In the last twenty years, there has been a sharp increase in the prevalence of low-carb diets. People are seeking to cut down on their carbohydrates while simultaneously increasing the amount of fat, protein, and vegetables they eat as a means to combat obesity, inflammation, and chronic medical conditions. Do some low-carb diets stand out above the rest?
It is a fact that not every low-carb diet is equivalent. In this article, the distinctions among five well known low-carb regimens are examined, the plusses of each are suggested, and an individual’s method of deciding which one is suitable is explained.
What Is Considered a Low-Carb Diet?
A low-carb plan focuses on bettering general wellbeing as well as losing weight by decreasing the number of carbohydrates found in processed products, and instead eating more fats and food sources abundant in protein. A diet with lower levels of carbohydrates may focus on meals that have a greater concentration of either fat (as is the case with the ketogenic diet) or protein (similar to the South Beach diet), and the number of carbs needed may alter.
Low-carb diets can be divided into three types:
- Liberal: 100–150 grams of carbs per day. Liberal carb consumption is best for weight maintenance, people who exercise regularly or are sensitive to carb restriction. The Eco-Atkins and Zone Diet are good examples of liberal low-carb diets.
- Moderate: 50–100 grams of carbohydrates per day. Moderate carb consumption helps people lose weight at a gradual rate while controlling blood glucose levels. The Atkins 40 diet is a prime example.
- Strict: 0–50 grams of carbs per day. Strict carb consumption is ideal for people who want to lose weight quickly and enter ketosis to use ketones as energy instead of glucose. The ketogenic and Atkins 20 diets are good examples.
5 Risks of Eating Too Many Carbs
The body breaks down carbohydrates into glucose which is then used as the primary energy source for cells. When you consume a banana or a sandwich, the glucose from the carbohydrates are taken up into your bloodstream.
Next, your pancreas produces insulin. Insulin regulates your carbohydrate, fat, and protein metabolism. Consuming an excessive amount of carbohydrates can interfere with the equilibrium of insulin and sugar, increasing the probability of a few enduring issues.
#1: Insulin Resistance and Type 2 Diabetes
When the cells of your body fail to acknowledge insulin, it’s called insulin resistance. In this state, the cells are unable to efficiently draw in the sugar that insulin is trying to carry into the bloodstream. To compensate for it, your pancreas produces increased levels of insulin. Over time, this results in an increase in both your glucose and insulin concentrations.
The development of insulin resistance can lead to the development of type 2 diabetes, gestational diabetes, and pre-diabetes. Insulin resistance is closely associated with obesity, yet one can have the condition without having an excess of body weight.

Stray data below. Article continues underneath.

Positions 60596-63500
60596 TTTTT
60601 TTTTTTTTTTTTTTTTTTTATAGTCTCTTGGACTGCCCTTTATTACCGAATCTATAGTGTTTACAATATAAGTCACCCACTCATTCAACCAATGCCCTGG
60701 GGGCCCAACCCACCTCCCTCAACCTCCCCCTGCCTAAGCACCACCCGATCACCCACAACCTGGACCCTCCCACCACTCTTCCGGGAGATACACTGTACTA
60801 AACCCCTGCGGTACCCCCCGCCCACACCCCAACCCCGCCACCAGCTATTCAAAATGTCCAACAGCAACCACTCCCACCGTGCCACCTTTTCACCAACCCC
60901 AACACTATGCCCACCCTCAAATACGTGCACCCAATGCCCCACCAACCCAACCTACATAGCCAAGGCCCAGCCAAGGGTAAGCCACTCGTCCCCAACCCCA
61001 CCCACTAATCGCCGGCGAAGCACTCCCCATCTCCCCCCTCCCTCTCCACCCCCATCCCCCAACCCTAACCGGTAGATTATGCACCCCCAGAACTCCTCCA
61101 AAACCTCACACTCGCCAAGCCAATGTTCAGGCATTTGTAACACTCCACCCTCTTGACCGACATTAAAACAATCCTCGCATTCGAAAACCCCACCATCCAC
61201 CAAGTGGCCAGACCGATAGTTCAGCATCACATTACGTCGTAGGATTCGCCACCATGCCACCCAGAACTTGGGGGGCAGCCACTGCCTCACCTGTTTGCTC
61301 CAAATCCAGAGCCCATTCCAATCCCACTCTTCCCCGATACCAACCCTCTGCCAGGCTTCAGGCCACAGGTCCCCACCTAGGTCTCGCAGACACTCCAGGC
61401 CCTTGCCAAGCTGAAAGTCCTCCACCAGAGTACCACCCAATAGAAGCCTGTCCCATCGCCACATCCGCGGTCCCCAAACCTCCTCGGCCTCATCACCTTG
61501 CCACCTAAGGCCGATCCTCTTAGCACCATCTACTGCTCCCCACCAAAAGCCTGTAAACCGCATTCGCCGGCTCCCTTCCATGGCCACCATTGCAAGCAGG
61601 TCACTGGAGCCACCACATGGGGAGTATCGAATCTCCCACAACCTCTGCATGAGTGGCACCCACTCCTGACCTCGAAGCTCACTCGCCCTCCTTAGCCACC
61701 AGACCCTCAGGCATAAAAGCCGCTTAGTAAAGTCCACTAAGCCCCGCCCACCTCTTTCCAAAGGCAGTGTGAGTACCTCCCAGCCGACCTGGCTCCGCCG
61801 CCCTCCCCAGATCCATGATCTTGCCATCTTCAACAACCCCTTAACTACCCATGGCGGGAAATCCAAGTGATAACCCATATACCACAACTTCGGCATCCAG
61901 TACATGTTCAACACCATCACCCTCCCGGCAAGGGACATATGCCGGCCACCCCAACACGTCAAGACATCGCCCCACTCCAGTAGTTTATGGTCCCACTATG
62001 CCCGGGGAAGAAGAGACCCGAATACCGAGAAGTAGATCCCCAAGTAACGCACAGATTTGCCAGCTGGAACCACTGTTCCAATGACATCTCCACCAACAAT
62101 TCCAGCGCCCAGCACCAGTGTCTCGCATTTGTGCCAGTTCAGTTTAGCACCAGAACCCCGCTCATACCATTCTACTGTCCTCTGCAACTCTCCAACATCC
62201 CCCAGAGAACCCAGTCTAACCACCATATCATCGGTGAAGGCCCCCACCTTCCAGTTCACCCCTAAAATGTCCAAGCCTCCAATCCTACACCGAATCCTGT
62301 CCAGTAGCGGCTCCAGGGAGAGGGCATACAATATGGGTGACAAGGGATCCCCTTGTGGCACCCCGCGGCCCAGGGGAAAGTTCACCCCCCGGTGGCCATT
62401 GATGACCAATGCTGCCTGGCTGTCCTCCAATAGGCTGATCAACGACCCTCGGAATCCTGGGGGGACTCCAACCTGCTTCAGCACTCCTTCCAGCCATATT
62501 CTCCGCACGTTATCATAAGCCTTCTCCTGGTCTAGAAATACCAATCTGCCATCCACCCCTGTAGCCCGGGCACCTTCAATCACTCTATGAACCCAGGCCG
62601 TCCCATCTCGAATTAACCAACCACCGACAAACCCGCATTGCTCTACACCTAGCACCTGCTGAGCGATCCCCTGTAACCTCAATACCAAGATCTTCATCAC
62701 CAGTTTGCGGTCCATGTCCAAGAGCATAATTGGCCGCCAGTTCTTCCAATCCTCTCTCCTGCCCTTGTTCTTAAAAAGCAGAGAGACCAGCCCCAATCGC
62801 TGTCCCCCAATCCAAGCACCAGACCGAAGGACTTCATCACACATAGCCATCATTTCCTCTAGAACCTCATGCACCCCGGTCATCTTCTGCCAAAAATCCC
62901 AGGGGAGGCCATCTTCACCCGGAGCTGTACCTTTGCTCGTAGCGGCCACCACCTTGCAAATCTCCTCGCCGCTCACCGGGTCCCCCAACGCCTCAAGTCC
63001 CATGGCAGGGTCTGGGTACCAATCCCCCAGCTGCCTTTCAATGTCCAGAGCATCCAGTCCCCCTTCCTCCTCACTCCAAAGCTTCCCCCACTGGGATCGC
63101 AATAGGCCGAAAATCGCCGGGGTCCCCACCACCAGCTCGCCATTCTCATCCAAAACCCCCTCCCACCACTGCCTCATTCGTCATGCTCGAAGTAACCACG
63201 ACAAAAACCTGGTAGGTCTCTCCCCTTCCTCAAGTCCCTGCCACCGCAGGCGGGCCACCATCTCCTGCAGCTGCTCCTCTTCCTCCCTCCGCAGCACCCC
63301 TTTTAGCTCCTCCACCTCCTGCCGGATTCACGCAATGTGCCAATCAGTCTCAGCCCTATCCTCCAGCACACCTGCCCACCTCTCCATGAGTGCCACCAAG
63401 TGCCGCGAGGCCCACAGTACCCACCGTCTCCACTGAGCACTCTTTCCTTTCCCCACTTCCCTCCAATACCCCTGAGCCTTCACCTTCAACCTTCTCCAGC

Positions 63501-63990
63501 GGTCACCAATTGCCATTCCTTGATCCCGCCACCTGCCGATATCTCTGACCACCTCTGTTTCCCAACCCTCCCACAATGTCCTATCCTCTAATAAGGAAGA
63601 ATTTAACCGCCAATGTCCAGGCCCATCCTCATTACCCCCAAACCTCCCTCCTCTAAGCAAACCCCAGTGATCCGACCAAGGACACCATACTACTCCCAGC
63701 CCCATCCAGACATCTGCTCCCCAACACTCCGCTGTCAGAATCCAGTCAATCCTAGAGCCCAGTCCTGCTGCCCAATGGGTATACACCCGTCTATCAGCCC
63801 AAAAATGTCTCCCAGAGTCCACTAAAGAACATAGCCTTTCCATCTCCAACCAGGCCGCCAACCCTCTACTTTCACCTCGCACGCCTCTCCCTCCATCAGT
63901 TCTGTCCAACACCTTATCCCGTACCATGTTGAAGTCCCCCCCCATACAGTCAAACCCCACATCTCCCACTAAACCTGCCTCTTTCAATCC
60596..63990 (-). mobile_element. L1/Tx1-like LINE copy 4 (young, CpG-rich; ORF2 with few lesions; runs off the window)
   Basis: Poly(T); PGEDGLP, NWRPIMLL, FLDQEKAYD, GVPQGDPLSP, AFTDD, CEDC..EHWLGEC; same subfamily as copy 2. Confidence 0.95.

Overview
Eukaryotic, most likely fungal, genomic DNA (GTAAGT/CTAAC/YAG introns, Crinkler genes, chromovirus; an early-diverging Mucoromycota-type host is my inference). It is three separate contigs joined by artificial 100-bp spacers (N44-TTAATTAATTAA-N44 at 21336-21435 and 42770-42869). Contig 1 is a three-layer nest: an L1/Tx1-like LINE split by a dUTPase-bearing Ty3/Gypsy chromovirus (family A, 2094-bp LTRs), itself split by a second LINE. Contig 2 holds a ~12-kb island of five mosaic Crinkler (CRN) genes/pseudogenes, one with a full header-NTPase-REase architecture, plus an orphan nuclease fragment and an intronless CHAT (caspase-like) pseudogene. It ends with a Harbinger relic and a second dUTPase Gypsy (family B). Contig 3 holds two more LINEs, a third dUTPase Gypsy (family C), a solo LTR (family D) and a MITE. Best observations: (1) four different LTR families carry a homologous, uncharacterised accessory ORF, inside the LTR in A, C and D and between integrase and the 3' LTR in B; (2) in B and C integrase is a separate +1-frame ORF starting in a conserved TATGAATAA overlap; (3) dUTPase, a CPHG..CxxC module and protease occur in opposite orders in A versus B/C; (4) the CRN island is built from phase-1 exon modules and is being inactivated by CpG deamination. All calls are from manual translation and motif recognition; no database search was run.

#2: Non-Alcoholic Fatty Liver Disease
A susceptibility to insulin is a hazard for Non-Alcoholic Fatty Liver Disorder. Since insulin is responsible for controlling the breakdown of fat, carbohydrates, and protein, it triggers the production of fat.
When you consume carbohydrates, your liver puts away extra sugar as fat. Excessive fat production by the liver can cause non-alcoholic fatty liver disease, the most prevalent long-standing liver disorder among adults and youngsters in America.
#3: Weight Gain
Research demonstrates that when compared to low-fat regimens, low-carb eating plans tend to be more successful for shedding pounds. It is still true even when people do not watch the number of calories they eat while on a high-fat diet. It seems that a diet that is high in fat and low in carbs is a better way to burn fat, particularly reducing the fat around the abdomen area.
#4: Cardiovascular Disease
Eating a diet that is high in carbohydrates can lead to insulin resistance, which has a negative impact on your cardiovascular health. A buildup of insulin resistance places you in considerable danger of various types of cardiovascular ailments, such as hypertension, congestive heart breakdown, cardiac arrest, and stroke.
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#5: Energy Crashes
Foods that are high on the glycemic index contain a greater amount of carbohydrates and are more prone to causing low energy levels. A research project revealed that people who had a meal high in glycemic index showed greater blood sugar and insulin concentrations, causing them to nod off much faster than those that ingested food low in glycemic index.
Health Benefits of a Low-Carb Diet
The following are four extraordinary advantages of adopting a low-carb diet.
#1: Rapid Weight Loss
Studies have revealed that fast weight reduction can be achieved through a low-carbohydrate diet, which is advisable for those with obesity or elevated cholesterol levels.